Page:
By David Hall, Gaming Pedagogy Coordinator
The UNC Latina/o Studies Program’s Speaker Series recently hosted Cherríe Moraga at the Sonja Haynes Stone Center for Black Culture and History. Moraga is one of the most influential Chicano/a writers in the U.S. today. Among other notable works, she is the playwright of Heroes and Saints and the editor for the collection This Bridge Called My Back. UNC Graduate student Emilio Taiveaho recently explained to the Daily Tar Heel that he came to the event “because of a deep, tender love for Cherríe Moraga” and “the rippling effects that This Bridge Called My Back has had on the current world.” This collection brought together the writings of many women of color from diverse backgrounds, and is recognized as a foundational text for third wave feminism and third world feminism. Moraga, a professor at University of California at Santa Barbara, is actively involved in several activist groups. She founded La Red Xicana Indígena, an organization for education, culture rights, and Indigenous Rights. Among others, Moraga has won the Critics Circle Award, the PEN West Literary Award, and the American Book award.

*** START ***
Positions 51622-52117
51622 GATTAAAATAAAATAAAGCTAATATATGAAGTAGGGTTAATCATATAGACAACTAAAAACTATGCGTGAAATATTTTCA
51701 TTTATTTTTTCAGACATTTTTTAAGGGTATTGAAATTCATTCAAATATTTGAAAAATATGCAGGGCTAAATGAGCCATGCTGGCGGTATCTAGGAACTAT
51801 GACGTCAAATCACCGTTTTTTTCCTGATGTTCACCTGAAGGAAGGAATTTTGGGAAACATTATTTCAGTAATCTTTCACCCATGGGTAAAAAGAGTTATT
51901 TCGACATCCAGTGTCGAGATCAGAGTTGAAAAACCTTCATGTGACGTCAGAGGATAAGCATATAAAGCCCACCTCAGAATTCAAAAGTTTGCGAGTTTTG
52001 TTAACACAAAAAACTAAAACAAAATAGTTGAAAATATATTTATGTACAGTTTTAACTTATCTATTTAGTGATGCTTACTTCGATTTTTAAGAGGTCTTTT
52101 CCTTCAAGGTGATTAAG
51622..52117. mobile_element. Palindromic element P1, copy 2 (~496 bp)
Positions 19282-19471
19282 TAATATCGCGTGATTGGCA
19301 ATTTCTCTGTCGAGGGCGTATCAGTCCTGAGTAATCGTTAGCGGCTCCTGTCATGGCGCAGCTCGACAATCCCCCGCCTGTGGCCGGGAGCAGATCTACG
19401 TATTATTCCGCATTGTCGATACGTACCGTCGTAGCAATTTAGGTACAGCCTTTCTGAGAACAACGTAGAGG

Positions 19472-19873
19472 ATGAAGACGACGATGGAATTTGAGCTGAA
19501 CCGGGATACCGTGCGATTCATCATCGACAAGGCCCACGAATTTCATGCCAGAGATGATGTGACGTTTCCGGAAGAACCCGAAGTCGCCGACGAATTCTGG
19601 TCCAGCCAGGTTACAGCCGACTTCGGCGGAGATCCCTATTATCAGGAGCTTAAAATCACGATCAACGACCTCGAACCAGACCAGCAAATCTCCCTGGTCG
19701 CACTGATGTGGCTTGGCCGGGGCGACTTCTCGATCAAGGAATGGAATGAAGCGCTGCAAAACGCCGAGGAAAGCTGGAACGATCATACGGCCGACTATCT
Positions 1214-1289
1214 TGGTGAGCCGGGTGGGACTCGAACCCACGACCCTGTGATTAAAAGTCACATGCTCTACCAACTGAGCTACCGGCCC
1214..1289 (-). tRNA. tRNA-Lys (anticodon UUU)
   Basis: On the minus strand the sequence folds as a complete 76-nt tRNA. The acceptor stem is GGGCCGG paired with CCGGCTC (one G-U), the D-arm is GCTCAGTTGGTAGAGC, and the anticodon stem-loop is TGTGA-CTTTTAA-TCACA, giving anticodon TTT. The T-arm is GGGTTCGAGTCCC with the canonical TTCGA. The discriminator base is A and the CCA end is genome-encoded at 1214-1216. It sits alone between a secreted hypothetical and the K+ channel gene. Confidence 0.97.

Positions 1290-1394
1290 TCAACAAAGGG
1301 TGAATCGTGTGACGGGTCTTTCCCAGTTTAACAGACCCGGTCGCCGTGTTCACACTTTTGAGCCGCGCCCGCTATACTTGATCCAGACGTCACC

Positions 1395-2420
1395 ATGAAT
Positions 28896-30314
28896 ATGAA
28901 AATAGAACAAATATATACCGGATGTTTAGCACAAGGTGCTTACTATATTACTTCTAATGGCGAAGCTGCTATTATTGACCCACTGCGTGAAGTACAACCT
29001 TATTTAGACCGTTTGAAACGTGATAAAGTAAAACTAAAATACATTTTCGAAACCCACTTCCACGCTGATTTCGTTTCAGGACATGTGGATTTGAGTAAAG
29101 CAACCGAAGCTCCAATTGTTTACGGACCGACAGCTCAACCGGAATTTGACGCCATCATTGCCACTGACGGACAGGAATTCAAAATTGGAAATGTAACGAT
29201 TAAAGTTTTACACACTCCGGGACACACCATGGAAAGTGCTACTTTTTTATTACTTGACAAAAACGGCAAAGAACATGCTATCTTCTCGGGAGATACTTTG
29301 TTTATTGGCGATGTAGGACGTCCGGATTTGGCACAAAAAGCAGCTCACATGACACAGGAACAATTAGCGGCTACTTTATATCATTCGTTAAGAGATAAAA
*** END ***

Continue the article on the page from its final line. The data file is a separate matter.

At the event, Cherríe Moraga spoke about her more recent book Native Country of the Heart: If We Forget Ourselves, Who Will Be Left to Remember Us? which focuses on her mother’s life and their relationship. “My mother, she had a huge life before I came into the world,” Moraga says. She continues, “She was 38 when she had me, and so these stories of her past I knew already when I was a little chiquita. My mother was an incredible cuentista, storyteller.” After the talk, which included readings from the book, Moraga showed a slideshow of family photographs and engaged the audience in a Q&A session. “It was wonderful,” another UNC graduate student Marcy Pedzwater said. “She had a lot of really interesting things to say, and I’m excited to read Native Country of the Heart.”
For more information on Moraga and her work, click here.